PlayStation Plus Premium feels rushed. Sony was likely aware it needed to produce some form of competitor to Xbox Game Pass in the near future, with its current iteration of the service only providing a handful of free games and bonuses, while PS Now has some subscribers and has failed to make an impact since its debut several years ago.
Now its arrival is only weeks away, with Sony having recently announced all the current and classic games coming as part of its first month. While there’s some absolute bangers amidst the selection, and it’s poised to grow even further with new additions each and every month, right now it feels like the company has simply implemented PS Now into a different ecosystem while completely changing the name, all while offering a bunch of games for members that perhaps aren’t enough to justify the increased asking price.
Premium comes in the form of three tiers – Essential, Extra, and Deluxe – with different benefits being offered depending on how much you’re willing to pay. The first tier offers the free games we currently receive every month alongside access to online multiplayer. Extra and Deluxe members gain access to a decent library of existing PS4 & PS5 games, with Sony stressing that additional titles will be added moving forward to help flesh out offerings. If you’re looking to put down enough money you can gain access to limited game trials and the ability to stream PS3 games. But as mentioned before, the selection is light right now.
On the surface this discordant selection of options and complicated explanations already suggests that Sony cobbled this together in a rush, trying to find a way to nullify the presence of PS Now while folding in its existing selection of games without much additional work. I mean just look at the games being offered at launch, the majority of them were already available on the streaming service while other notable additions have been taken away. It’s like a new coat of paint, and the addition of streamable PS3 games being present only makes it all the more obvious. Yet PS Now clearly wasn’t pulling in decent numbers, so adapting it into PlayStation Plus and hoping for the best is a wise move. That being said, try and be a little more subtle about your Frankenstein’s monster of a service.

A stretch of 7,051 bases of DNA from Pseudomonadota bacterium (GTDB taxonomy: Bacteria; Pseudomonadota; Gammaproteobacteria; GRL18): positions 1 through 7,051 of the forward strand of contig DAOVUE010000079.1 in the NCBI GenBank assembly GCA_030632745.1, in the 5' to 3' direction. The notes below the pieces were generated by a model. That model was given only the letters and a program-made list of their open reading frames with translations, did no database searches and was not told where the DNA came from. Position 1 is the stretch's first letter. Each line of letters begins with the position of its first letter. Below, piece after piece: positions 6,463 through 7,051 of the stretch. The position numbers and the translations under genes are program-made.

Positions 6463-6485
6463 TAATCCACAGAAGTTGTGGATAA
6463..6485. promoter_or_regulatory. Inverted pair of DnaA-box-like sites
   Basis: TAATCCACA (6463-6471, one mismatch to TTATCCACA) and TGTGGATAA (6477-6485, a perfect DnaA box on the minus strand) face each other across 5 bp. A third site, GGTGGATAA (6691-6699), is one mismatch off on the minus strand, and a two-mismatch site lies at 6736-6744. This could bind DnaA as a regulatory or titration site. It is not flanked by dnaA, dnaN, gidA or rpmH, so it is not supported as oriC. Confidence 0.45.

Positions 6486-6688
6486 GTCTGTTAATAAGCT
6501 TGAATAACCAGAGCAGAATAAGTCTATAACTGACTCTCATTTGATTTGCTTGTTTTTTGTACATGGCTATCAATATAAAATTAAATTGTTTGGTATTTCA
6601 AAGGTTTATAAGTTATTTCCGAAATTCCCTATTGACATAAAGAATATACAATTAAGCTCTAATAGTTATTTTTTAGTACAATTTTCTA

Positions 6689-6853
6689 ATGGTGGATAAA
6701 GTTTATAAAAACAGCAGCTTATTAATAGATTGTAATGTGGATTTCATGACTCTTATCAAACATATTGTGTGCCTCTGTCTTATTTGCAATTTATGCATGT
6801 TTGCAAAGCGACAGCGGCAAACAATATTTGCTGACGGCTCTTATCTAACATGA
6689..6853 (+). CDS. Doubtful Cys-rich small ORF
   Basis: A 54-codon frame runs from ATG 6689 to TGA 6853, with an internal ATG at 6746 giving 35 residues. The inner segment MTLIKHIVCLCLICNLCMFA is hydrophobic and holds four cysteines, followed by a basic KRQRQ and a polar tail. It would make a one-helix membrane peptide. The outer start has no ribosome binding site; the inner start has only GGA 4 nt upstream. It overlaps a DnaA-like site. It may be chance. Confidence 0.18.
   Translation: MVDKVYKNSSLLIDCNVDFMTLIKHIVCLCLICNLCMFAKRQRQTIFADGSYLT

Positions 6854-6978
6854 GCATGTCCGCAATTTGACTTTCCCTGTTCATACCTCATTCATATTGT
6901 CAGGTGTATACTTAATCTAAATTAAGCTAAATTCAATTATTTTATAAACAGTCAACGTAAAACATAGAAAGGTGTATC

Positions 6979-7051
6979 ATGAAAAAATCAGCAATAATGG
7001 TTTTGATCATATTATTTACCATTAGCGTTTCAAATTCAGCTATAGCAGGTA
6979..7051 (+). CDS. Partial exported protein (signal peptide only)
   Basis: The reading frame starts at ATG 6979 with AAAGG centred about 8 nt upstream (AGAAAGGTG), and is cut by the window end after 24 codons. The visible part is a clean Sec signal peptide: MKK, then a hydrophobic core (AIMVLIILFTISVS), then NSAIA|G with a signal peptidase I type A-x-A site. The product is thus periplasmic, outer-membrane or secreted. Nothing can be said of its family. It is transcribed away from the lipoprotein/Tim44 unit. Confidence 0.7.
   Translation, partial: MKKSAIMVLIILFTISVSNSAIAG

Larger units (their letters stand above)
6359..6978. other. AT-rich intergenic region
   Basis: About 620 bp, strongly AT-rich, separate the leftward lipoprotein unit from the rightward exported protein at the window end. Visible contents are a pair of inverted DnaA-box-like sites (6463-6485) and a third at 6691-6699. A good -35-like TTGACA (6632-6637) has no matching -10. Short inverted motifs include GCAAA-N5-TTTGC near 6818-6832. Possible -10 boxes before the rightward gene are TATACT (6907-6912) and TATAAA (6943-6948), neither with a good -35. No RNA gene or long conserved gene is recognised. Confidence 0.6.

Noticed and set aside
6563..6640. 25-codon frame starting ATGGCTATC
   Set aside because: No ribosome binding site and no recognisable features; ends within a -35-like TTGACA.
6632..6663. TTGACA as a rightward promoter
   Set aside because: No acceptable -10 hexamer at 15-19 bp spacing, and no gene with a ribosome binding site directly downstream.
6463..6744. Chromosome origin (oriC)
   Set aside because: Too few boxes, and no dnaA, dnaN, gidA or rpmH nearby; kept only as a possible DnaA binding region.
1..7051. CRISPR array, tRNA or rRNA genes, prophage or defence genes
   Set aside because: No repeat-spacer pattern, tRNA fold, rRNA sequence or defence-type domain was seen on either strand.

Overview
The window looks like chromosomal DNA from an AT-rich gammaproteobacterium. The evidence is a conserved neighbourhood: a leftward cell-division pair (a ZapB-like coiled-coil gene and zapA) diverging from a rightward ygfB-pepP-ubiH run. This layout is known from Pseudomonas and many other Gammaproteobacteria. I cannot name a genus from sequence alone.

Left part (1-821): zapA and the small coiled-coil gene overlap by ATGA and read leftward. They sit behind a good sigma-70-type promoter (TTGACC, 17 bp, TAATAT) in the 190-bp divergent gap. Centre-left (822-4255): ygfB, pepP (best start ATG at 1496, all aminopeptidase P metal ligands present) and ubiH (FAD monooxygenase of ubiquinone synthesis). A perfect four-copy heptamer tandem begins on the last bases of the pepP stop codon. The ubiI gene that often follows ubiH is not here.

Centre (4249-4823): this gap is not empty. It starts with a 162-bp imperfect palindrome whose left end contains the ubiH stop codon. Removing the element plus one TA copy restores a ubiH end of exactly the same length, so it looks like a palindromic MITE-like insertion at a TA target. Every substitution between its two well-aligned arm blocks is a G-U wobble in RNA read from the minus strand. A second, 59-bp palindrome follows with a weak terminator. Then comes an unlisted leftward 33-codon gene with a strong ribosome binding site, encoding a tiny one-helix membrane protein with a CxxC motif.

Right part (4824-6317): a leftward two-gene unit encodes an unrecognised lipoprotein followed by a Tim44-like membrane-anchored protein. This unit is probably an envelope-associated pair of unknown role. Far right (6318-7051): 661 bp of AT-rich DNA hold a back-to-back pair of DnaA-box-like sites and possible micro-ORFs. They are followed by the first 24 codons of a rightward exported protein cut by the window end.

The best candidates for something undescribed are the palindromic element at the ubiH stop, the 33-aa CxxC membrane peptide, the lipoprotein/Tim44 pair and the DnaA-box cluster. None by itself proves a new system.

I’d recommend checking out the full list of games for yourselves, but aside from a few notable blockbusters like Red Dead Redemption 2, Assassin’s Creed Valhalla, Ghost of Tsushima, and Demon’s Souls it feels like a lightweight expansion of the existing PS Plus Collection which already houses a number of the company’s major exclusives.
This feels so awkwardly stitched together, and more in line with Nintendo Switch Online than a genuine competitor to Xbox Game Pass. Day one exclusives on the service are off the table, while trials for Horizon Forbidden West and Cyberpunk 2077 just don’t sound very appealing. Members who sign up might as well try them, but part of the problem is that I’m addressing what is presumably a big selling point like it’s an afterthought. Sony clearly isn’t willing to be as generous with its library as Microsoft, despite having a far deeper well to dig into and more goodwill to gain from allowing fans access to an extensive PlayStation library.
Instead, we’re getting a handful of exclusives, a bunch of existing ports, a single PSP game, and the ability to stream PS3 titles. That’s okay I suppose, but for the big debut of a flagship service it isn’t nearly good enough, and I hope it takes on feedback and makes it a worthwhile proposition in the months to come. Right now, I’m firmly on the fence.
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